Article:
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I'm working on a project whereby I want to use the Pi to send some morse code (CW) over FM by feeding the CW signal into the mic input of a handheld radio I've stripped down.

The idea stems from this website where the chap is using a PIC based solution to generate some hard coded CW and feed into the mic input of the rig. I built one of these and downloaded his code and it works great.

Instead of using a PIC, can I use the Pi? I have some basic code to send logical 1's and 0's to the GPIO pin, actually the code I've doctored from various sites detailing how to send RTTY in C, but essentially its about switching the pin on / off at the right times. I dont get how the PIC itself generates audio. When i've tried putting the GPIO pin connected to the mic input, I'm not getting anything. I didnt really expect to, but I cant even make out any discernable changes in voltage.

Am I barking up the wrong tree? Any pointers appreciated.

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You're actually pretty close at this point. The problem is that Morse code works on the basis of a carrier wave. That is to say a tone is either generated or not. While this is similar to binary on/off logic, the latter is actually simply a case of on or off of a static signal. It's the difference between generating ___----___--__ and generating ___-^_-___-^__.

The way the guy you linked does this is by turning the pin on and off very rapidly when transmitting so that a square wave approximates the sine wave a normal Morse code transmitter would use. This is different from simply turning the pin on and off. What you get as a result is a tone generated that sounds a bit more jagged than normal, but is a tone. His code uses a 1 millisecond delay, so you get an approximate frequency of 1000 Hz out. It should be possible to implement this on the Pi, but keep in mind that the Pi isn't real-time so it may hiss and stutter a little bit. It should still be understandable.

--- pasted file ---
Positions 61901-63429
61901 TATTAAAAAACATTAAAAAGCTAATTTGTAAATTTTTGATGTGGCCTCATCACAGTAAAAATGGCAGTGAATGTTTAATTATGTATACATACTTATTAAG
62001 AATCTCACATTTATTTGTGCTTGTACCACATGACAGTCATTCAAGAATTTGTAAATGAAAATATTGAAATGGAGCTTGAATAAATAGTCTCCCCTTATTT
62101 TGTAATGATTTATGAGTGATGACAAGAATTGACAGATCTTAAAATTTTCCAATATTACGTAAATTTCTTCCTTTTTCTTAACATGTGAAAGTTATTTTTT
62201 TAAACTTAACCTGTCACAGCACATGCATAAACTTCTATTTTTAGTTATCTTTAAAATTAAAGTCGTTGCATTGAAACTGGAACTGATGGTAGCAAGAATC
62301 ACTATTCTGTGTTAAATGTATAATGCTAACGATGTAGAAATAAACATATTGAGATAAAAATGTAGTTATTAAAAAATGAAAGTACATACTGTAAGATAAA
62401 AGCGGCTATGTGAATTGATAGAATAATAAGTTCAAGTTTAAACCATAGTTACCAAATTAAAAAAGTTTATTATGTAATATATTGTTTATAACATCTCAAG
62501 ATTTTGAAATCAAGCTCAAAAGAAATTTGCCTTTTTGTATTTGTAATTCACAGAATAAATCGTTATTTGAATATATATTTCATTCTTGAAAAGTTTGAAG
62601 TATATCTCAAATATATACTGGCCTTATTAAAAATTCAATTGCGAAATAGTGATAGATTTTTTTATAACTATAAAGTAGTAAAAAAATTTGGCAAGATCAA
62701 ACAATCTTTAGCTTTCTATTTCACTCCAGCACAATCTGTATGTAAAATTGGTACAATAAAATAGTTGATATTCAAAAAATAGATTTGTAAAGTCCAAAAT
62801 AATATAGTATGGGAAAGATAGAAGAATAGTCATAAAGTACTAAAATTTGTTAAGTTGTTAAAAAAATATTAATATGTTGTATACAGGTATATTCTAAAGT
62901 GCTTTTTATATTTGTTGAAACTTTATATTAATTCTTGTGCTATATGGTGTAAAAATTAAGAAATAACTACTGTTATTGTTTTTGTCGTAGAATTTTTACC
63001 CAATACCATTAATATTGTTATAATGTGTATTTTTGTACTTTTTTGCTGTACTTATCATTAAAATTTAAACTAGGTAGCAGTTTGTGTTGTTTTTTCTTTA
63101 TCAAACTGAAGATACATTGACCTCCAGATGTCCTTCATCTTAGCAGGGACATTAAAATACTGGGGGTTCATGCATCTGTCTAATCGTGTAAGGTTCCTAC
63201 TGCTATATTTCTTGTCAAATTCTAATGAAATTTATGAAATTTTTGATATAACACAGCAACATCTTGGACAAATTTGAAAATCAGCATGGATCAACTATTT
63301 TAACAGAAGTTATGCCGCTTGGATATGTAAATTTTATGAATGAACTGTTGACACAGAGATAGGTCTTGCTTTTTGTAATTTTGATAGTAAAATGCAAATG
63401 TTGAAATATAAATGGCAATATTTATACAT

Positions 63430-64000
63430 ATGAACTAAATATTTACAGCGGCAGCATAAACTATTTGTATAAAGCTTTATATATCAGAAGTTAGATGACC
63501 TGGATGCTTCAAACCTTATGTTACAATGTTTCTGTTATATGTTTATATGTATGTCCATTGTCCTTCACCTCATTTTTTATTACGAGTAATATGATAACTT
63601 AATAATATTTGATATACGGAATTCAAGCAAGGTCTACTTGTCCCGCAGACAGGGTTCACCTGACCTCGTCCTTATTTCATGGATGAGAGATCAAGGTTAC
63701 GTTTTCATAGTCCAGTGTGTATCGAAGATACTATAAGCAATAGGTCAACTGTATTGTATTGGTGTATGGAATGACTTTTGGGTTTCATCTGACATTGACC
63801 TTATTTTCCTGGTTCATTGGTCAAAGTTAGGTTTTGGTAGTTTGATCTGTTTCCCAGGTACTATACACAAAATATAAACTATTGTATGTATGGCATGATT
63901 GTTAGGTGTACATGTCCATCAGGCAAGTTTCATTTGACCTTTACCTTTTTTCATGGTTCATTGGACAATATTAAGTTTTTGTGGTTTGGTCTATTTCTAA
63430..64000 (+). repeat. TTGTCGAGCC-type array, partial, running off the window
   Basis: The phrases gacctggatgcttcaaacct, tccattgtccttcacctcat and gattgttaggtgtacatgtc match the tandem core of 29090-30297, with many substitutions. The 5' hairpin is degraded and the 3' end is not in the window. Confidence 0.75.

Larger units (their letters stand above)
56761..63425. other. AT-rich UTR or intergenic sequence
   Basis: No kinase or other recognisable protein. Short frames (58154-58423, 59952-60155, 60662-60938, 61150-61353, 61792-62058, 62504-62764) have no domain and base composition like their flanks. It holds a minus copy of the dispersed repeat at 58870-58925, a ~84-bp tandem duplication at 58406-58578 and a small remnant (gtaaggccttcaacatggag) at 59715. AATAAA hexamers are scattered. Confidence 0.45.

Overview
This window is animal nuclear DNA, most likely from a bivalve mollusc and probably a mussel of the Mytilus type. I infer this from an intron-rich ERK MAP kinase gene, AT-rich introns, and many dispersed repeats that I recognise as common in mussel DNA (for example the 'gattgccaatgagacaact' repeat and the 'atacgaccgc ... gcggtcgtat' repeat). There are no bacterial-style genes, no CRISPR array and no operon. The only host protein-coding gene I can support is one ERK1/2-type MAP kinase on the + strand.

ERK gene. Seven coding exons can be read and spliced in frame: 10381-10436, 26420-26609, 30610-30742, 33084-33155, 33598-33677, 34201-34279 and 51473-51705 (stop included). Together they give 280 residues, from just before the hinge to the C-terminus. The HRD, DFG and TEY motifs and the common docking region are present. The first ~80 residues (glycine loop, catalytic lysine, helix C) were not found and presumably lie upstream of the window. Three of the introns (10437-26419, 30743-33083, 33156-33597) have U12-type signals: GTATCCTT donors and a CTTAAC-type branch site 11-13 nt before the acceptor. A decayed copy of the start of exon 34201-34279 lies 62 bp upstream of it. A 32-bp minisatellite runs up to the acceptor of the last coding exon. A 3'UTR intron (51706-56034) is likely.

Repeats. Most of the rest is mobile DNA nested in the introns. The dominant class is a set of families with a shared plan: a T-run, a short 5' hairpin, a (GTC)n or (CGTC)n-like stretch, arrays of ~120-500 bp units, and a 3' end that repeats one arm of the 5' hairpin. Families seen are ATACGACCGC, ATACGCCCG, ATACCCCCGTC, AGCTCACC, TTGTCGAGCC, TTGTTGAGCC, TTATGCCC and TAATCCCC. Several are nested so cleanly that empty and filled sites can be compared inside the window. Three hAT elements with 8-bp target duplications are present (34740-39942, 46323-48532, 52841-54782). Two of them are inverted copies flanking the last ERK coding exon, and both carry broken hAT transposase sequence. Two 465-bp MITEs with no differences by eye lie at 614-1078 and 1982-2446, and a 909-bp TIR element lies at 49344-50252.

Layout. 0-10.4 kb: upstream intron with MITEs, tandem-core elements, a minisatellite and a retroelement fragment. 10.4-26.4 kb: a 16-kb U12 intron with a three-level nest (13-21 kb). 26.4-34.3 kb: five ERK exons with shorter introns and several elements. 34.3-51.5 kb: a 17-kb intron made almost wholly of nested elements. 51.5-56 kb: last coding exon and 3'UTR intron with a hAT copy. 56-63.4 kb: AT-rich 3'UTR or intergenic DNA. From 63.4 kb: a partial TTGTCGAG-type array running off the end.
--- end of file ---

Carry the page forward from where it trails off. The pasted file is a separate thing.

The guy's code for transmit a dah looks like this:

dah     MOVLW       01      ;   subroutine to do dah
        MOVWF       2E
agn3dah MOVLW       dahlen
        SUBWF       2E,W
        BTFSC       03,0
        GOTO        enddah
        BSF         06,1    ;   turn on pin B1
        MOVLW       01
        MOVWF       30
        CALL        time    ;   wait 1 millisecond
        BCF         06,1    ;   turn off pin B1
        MOVLW       01
        MOVWF       30
        CALL        time    ;   wait 1 millisecond
        MOVF        2E,W
        INCF        2E,F
        GOTO        agn3dah ;   loop up to do it again.
enddah  MOVLW       3C      ;   add a small delay
        MOVWF       30
        CALL        time    ;   wait 1 millisecond
        RETLW       00

That's a horrible mess of assembly, but it translate to something roughly like this in Python:

import RPi.GPIO as GPIO
import time
GPIO.setmode(GPIO.BCM)
GPIO.setup(27, GPIO.OUT)
GPIO.output(27, GPIO.LOW)

def dah():
    for i in range(1, 99):
        GPIO.output(27, GPIO.HIGH)
        time.sleep(0.001)
        GPIO.output(27, GPIO.LOW)
        time.sleep(0.001)
    time.sleep(0.001)

The other approach would be to use something like a buzzer connected to the GPIO pin.

  • great reply thanks fred, appreciate the code also. a buzzer would be a good test actually, didnt think of that. will keep you posted :-) – user13523 Mar 16 '14 at 14:08
  • Why not just use PWM as output, set the frequency to something audible (e.g. 2000Hz), and the duty cycle to 50% (and 0% for off). – Gerben Mar 16 '14 at 14:59
  • PWM might be made to work in this scenario, but it's a lot of extra overhead I think. Also, 2000 Hz is really quite high pitched. >< – Fred Mar 16 '14 at 20:44
  • thanks Gerben, good tip. About 600Hz will probably do for me though :-) – user13523 Mar 16 '14 at 22:13
  • turns out i was on the right track all along - but wasnt using the correct GPIO numbering. I'm using wiringPi and was getting confused with pin numbers / GPIO numbers and wiringPi Pin numbers. sorted now though lol – user13523 Mar 18 '14 at 16:26

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